Hotels are so expensive, but, don’t worry – there are plenty of other places to stay that won’t break the bank. Here are 6 senior travel tips for getting a good deal on the road.
Universities throughout the U. S., Canada, Australia and Europe rent out dormitory rooms at reasonable rates during summer vacation periods. Typically, dormitories offer single or twin rooms; bathrooms are normally shared. Some universities provide bed linens and breakfast, but others do not.
Trinity College Dublin in Ireland rents single rooms for $76 – $94 per night; twin or double rooms are $103 – $158 per night. In Sydney, Australia, you can stay in a dorm room for as little as $69 per night; remember that Australia’s summer is in November, December and January.
To find dorm rooms to rent, visit University-Rooms.com, check individual university websites or call the housing office of the university that interests you.
Roman Catholic monasteries and convents and Protestant Christian denominations around the world offer hospitality to travelers, as they have done for centuries. Accommodations range from single to family-sized rooms, some in unique, historic buildings. Bathrooms may be shared or ensuite.
Some religious orders have turned their convent and monastery properties into luxurious hotels, while others provide very simple bedrooms at affordable rates. You will need to respect the curfew, if one exists, and follow the house rules, which may include staying in single-sex rooms or keeping noise levels low.
To find convent and monastery lodgings, check the listings at Good Night and God Bless (or buy Trisha Clark’s excellent guidebooks of the same name) or, for Italian lodgings, visit Monastery Stays.
Move over, backpackers. Your secret is out. Youth hostels around the world offer not only the traditional large sleeping dorm but also rooms with one, two, three and four beds at very affordable rates. Some hostels require membership in a hostelling organization or offer lower rates to members. You won’t find the perfection of a luxury hotel, but you’ll meet some fascinating people. Bring shower shoes, ignore cobwebs and enjoy the opportunity to meet travelers from many places.
You can find hostels all over the world. Facilities and services vary, so you will want to research hostels and read reviews before booking. Begin your hostel search at Hostels.com.
In days gone by, the only super-cheap vacation lodging available was at the home of a friend or family member. No longer. Online lodging services, such as Airbnb.com offer travelers low-cost or free places to stay. The booking process includes creating a profile, requesting lodging, discussing the stay via online messaging, paying for your stay (if required) and arriving in person as arranged.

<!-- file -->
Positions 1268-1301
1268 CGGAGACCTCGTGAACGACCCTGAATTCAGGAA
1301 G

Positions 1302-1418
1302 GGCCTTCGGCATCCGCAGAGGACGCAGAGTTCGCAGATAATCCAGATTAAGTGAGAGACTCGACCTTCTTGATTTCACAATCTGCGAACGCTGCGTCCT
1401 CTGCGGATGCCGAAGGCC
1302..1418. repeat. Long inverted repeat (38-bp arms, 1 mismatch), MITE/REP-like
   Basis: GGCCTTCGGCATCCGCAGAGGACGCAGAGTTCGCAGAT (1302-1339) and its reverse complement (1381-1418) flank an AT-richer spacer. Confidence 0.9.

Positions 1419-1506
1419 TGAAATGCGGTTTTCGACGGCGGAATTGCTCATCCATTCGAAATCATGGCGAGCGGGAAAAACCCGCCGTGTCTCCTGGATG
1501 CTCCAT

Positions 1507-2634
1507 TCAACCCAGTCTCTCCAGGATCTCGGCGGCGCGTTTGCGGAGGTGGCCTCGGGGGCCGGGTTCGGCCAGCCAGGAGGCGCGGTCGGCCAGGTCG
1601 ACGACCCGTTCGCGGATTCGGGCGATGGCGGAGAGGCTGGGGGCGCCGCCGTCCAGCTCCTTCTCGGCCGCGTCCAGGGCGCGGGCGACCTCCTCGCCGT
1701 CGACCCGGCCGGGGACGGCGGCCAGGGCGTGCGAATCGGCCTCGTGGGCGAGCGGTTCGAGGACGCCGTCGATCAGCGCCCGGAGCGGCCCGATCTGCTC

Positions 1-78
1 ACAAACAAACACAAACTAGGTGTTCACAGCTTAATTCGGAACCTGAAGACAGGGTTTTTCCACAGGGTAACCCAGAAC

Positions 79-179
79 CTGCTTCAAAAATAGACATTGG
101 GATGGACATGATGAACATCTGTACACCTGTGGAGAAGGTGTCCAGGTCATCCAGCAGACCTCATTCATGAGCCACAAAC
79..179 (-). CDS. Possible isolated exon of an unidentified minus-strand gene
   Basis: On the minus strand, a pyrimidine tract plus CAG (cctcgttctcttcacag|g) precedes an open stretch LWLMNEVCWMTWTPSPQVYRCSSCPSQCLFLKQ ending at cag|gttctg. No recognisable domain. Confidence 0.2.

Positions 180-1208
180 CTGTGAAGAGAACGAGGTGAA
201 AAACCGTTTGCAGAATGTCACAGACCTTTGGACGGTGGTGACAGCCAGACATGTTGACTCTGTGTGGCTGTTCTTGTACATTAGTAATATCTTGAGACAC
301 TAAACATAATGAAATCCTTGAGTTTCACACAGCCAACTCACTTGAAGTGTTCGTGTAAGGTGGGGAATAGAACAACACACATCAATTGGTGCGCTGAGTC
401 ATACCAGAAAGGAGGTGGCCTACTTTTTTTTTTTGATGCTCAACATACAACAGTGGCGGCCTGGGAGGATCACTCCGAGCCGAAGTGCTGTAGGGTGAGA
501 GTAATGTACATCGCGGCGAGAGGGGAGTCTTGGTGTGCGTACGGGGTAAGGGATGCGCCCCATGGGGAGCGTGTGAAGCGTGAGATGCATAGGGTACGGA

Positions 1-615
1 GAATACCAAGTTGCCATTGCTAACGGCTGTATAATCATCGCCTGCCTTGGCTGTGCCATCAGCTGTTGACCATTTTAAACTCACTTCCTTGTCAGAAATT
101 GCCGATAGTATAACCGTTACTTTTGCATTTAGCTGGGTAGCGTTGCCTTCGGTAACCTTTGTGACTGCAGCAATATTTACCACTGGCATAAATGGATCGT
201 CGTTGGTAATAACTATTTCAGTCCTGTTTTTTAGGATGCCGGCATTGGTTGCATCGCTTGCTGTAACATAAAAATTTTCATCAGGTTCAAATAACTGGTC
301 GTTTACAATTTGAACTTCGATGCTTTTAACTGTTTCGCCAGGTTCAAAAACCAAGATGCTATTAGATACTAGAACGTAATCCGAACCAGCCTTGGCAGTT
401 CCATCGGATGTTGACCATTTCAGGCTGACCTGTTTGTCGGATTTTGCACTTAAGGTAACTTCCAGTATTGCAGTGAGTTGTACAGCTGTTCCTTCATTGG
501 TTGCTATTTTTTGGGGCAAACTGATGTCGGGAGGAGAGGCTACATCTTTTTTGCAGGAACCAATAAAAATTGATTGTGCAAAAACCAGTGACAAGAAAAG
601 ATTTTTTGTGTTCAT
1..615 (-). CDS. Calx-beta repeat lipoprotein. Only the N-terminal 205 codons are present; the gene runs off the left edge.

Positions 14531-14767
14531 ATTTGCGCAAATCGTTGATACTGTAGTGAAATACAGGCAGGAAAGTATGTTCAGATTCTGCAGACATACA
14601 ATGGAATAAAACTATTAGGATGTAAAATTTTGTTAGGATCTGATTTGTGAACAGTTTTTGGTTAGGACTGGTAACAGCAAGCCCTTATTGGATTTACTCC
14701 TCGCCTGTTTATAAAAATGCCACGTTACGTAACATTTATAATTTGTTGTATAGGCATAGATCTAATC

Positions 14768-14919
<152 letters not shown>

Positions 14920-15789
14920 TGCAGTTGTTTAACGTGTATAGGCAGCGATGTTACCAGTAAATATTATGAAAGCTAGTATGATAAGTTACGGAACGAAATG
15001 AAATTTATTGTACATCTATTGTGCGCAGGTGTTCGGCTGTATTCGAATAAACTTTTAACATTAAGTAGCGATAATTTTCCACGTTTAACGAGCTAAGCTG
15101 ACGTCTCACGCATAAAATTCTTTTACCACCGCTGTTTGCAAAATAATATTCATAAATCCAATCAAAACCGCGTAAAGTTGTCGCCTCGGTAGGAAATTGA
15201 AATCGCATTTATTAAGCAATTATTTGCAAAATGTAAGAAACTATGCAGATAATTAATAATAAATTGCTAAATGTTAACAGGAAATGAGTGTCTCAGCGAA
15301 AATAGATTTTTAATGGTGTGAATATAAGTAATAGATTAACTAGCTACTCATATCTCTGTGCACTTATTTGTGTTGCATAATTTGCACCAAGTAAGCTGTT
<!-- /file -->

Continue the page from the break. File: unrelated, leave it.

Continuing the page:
Reputable services offer payment escrow, detailed trust and safety procedures, online help and equitable cancellation policies. Be sure to research your prospective host carefully by reading reviews, ensuring the accommodations offered will work for you – unless you love sleeping on the floor – and taking common-sense safety precautions.
Home exchanges were created to facilitate inexpensive travel and cultural understanding. Websites such as HomeExchange, Digsville and Home Exchange 50plus connect travelers who want to swap home stay time with other travelers. Simply put, they stay in your home while you stay in theirs. Some of these organizations charge membership fees.
You can also arrange to stay in a home while the owners are there or to trade homestays at different times rather than simultaneously. Because you do not have to pay for accommodations in a home exchange, you can save quite a bit of money, and you have the opportunity to truly live like a local.
Good communication and careful preparation are the keys to home exchange success; when you and your exchange partner clearly convey expectations, you avoid potential problems.
If you’re looking for a taste of the great outdoors, consider renting a primitive or modern cabin at a state or local park. Primitive cabins typically lack electricity and indoor plumbing, but offer better shelter than a tent or yurt. Modern cabins usually have running water, electricity and other conveniences. Prices vary by location and amenities; in summer, rentals may have two-night or one-week minimums.
To find a rental cabin, you can check the listings at Reserve America or go directly to the website of the state, local or regional park system that interests you. If you enjoy hiking, the Potomac Appalachian Trail Club rents modern and primitive cabins along the central Appalachian Trail; you must be a member to rent a modern cabin.
Have you stayed in unusual, inexpensive lodgings on your travels? What was your experience like? Please join the conversation.
Looking for more senior travel tips? Check out these travel programs for women who love to learn: